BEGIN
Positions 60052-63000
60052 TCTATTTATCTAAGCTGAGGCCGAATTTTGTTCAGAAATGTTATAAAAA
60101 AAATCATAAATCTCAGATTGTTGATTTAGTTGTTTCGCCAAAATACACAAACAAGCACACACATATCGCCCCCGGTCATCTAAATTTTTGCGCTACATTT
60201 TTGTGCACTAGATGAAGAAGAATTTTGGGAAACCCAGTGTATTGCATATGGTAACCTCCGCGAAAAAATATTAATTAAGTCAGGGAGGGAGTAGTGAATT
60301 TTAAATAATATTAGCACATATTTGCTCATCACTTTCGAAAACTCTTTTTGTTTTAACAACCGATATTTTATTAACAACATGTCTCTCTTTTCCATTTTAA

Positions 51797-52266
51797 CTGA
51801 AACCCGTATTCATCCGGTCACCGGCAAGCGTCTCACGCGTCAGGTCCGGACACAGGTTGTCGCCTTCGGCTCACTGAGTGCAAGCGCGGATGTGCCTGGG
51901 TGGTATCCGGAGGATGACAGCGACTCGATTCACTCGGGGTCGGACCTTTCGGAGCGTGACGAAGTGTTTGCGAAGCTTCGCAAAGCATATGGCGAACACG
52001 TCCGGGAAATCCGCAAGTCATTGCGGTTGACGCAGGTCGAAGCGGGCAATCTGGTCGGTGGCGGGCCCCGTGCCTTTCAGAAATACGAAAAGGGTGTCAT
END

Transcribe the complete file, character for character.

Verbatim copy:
Positions 60052-63000
60052 TCTATTTATCTAAGCTGAGGCCGAATTTTGTTCAGAAATGTTATAAAAA
60101 AAATCATAAATCTCAGATTGTTGATTTAGTTGTTTCGCCAAAATACACAAACAAGCACACACATATCGCCCCCGGTCATCTAAATTTTTGCGCTACATTT
60201 TTGTGCACTAGATGAAGAAGAATTTTGGGAAACCCAGTGTATTGCATATGGTAACCTCCGCGAAAAAATATTAATTAAGTCAGGGAGGGAGTAGTGAATT
60301 TTAAATAATATTAGCACATATTTGCTCATCACTTTCGAAAACTCTTTTTGTTTTAACAACCGATATTTTATTAACAACATGTCTCTCTTTTCCATTTTAA

Positions 51797-52266
51797 CTGA
51801 AACCCGTATTCATCCGGTCACCGGCAAGCGTCTCACGCGTCAGGTCCGGACACAGGTTGTCGCCTTCGGCTCACTGAGTGCAAGCGCGGATGTGCCTGGG
51901 TGGTATCCGGAGGATGACAGCGACTCGATTCACTCGGGGTCGGACCTTTCGGAGCGTGACGAAGTGTTTGCGAAGCTTCGCAAAGCATATGGCGAACACG
52001 TCCGGGAAATCCGCAAGTCATTGCGGTTGACGCAGGTCGAAGCGGGCAATCTGGTCGGTGGCGGGCCCCGTGCCTTTCAGAAATACGAAAAGGGTGTCAT